Important to link plastic to climate change
I was very honoured to join the board of MISTRA STEPS in 2021. I have followed the programme for some time and think it is a leading research project in the EU on sustainable and circular plastics.
With my background as an economist and working at the European Environmental Agency, EEA, the policy relevant pathways aspects of the programme are closest to me. In this area, I can help with advice and EU and global perspectives on the plastics agenda. I also value a lot the parts of the programme that I know in less detail and learn a lot from – mainly the chemical and technical aspects of plastics and its lifecycle.
STEPS pathways very influential
STEPS is being very influential in the work on the pathways. It is really making a difference. The EEA has picked up on the findings and are using it in our assessments, briefings and interactions with the other EU Institutions and Member States. Linking plastics with climate change is very important as pointed to by STEPS researchers and should be highlighted more in research and policy agendas across Europe. Citizens are very interested in the plastics challenges and policies are developed. In late 2022, we expect EU initiatives on bio-based and biodegradable plastics and on reducing microplastics from various sources.
I find the plastics pathways developed by STEPS to be an easy and understandable way to communicate about options for the future, about what could be done, as it can be strategic and detailed at the same time. In an EEA project that I lead about pathways to circular plastics, we are identifying good examples across Europe. The three pathways we have identified, based on research done by STEPS, is communicated by us to the European Commission, the EU Parliament and Member States and we hope and trust that they will take it on board. Hopefully, in this way, I contribute make the distance shorter and bridge the gap between research findings and policymakers in the EU.
Using and producing more plastic
I think that I can provide valuable inputs to STEPS on what I see is happening and in the plastics horizon in EU and on a global level. Now there are activities to reduce plastics pollution on all levels, regional, national, international and STEPS research and findings could and should be taken further in the future, One example of important STEPS research findings is on how the petrochemical industry is increasing its investment in the production of plastics – chocking and revealing to many.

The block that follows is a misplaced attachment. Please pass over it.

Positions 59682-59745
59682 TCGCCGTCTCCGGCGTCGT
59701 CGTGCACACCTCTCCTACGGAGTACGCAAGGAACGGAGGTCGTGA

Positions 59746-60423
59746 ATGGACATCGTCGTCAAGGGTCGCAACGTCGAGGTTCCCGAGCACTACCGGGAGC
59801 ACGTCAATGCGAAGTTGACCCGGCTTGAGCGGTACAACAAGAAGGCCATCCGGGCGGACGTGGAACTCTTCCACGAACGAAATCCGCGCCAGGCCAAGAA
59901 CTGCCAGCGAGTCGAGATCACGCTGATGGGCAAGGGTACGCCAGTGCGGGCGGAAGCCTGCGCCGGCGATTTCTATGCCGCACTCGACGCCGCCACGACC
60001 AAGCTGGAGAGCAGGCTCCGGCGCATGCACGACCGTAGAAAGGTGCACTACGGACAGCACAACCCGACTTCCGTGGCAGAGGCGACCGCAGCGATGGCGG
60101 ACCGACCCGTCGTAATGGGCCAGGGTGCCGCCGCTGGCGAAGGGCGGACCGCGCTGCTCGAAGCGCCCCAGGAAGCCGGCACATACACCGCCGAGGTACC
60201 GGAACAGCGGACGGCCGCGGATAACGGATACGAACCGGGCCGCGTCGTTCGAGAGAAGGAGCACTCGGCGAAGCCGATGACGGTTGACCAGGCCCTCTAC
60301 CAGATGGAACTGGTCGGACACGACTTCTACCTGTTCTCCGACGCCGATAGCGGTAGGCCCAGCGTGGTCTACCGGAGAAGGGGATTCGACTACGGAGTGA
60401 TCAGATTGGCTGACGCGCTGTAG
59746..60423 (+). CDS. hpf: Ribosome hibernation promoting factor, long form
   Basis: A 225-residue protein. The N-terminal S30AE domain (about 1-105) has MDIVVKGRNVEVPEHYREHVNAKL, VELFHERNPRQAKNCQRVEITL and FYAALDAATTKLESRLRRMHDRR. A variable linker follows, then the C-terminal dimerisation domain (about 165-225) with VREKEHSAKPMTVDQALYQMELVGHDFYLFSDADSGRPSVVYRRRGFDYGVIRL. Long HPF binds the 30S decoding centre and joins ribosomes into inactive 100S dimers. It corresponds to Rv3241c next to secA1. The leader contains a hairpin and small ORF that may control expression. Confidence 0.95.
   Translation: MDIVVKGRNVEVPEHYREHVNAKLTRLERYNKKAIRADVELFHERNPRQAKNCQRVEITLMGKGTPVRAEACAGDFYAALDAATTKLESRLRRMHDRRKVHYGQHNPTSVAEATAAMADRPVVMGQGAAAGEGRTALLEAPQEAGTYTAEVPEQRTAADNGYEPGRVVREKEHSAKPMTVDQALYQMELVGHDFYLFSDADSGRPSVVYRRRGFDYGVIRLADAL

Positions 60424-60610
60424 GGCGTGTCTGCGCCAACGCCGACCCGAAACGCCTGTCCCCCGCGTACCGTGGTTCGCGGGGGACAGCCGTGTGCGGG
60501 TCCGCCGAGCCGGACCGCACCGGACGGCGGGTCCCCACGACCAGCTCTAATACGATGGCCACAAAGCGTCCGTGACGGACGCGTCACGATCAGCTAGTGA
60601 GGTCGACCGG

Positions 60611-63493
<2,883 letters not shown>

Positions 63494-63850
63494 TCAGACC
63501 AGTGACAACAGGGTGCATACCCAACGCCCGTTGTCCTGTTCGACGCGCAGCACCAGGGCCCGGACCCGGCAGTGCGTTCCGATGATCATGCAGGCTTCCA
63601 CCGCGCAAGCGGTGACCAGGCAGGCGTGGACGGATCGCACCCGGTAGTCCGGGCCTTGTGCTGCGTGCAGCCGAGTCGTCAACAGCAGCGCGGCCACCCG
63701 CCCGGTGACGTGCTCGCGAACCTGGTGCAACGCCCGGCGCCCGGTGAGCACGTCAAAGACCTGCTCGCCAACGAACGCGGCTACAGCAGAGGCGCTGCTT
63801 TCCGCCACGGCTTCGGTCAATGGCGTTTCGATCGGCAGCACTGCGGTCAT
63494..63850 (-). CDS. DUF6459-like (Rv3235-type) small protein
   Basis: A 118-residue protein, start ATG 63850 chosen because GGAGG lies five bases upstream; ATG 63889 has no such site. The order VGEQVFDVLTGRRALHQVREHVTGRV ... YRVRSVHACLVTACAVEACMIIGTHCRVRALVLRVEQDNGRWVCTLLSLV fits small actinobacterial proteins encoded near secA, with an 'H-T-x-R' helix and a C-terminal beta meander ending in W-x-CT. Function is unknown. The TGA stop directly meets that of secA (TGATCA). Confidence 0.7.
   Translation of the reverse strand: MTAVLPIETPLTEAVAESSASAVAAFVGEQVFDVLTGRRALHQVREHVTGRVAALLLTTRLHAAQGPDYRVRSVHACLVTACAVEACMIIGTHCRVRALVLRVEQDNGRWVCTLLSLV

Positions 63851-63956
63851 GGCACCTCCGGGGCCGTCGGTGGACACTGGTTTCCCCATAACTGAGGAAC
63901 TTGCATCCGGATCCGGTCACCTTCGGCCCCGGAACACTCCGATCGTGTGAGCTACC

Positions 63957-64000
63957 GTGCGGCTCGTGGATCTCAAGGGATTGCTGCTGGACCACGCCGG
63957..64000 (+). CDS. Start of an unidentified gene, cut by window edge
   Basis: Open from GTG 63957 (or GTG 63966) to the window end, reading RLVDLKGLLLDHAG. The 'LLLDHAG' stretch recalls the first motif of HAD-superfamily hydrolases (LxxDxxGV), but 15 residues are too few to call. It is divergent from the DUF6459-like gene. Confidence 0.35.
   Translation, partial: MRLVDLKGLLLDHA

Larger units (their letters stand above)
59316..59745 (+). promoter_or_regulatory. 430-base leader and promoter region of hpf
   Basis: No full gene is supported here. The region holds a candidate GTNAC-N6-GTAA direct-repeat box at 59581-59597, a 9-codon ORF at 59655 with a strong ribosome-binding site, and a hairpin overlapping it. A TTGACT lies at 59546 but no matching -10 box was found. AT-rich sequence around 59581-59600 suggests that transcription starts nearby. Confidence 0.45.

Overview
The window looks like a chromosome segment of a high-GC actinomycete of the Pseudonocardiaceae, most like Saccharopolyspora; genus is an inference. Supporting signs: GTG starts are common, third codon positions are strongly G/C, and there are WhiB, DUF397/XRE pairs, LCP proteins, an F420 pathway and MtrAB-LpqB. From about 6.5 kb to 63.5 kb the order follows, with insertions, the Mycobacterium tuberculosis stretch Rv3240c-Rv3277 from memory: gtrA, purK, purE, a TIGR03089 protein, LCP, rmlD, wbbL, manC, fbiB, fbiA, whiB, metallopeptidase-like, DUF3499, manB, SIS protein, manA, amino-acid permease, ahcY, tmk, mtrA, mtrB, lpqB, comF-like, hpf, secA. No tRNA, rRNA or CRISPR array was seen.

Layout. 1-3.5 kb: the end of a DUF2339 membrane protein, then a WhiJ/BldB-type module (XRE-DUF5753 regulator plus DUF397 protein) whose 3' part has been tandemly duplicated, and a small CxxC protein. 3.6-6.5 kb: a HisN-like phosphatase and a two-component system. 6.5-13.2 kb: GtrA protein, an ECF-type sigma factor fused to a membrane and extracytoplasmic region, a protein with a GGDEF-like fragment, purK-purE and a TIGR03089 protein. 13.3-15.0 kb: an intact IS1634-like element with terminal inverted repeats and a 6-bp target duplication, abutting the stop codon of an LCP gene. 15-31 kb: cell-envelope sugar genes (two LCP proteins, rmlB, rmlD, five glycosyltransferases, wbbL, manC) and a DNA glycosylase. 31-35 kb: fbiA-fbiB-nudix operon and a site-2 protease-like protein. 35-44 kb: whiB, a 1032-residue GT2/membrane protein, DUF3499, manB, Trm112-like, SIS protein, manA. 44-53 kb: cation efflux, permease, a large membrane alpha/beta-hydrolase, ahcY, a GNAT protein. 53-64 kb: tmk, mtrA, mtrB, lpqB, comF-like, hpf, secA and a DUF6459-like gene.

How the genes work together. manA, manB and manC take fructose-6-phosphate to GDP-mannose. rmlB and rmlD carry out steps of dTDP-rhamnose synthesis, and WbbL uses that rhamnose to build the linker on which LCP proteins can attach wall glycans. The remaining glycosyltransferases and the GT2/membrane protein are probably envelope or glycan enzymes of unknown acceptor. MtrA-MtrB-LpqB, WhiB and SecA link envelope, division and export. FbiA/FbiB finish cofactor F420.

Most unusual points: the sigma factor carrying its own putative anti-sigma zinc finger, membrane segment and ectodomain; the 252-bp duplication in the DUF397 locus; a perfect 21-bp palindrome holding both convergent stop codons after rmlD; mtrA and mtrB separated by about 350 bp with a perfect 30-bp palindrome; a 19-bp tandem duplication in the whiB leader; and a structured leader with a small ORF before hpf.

The trend that we are producing – and using – more plastics now than ever, causing huge impacts on the environment and climate change, needs to be discussed and continuously challenged. My role is to feed this kind of information and knowledge to the European Commission, the EU Parliament and other bodies that can work on both a shift to other materials, more circular plastics and also to see how we can use less plastics overall. We also need to find ways of harmonizing policies better, at least throughout Europe, and hopefully also worldwide through a global plastics agreement.
STEPS excellent research should continue
There are a number of other projects in the EU that are focused on plastics, but I find STEPS to be on the forefront with top notch and innovative research and approaches. Therefore, I think it is important to secure that there will be some form of continuation and I will try to contribute to ensuring this. The plastics challenges are very far from being solved across Europe and the world.
I look forward to being part of the programme in the years ahead and hope to see more outreach activities to share the knowledge and create even more awareness on the challenges and opportunities of plastics. In Sweden, I know there will be a focus on climate change and environmental impact during the Stockholm 50+ days in June 2022 with participants from across the world and this could be a good and important opportunity to present STEPS research.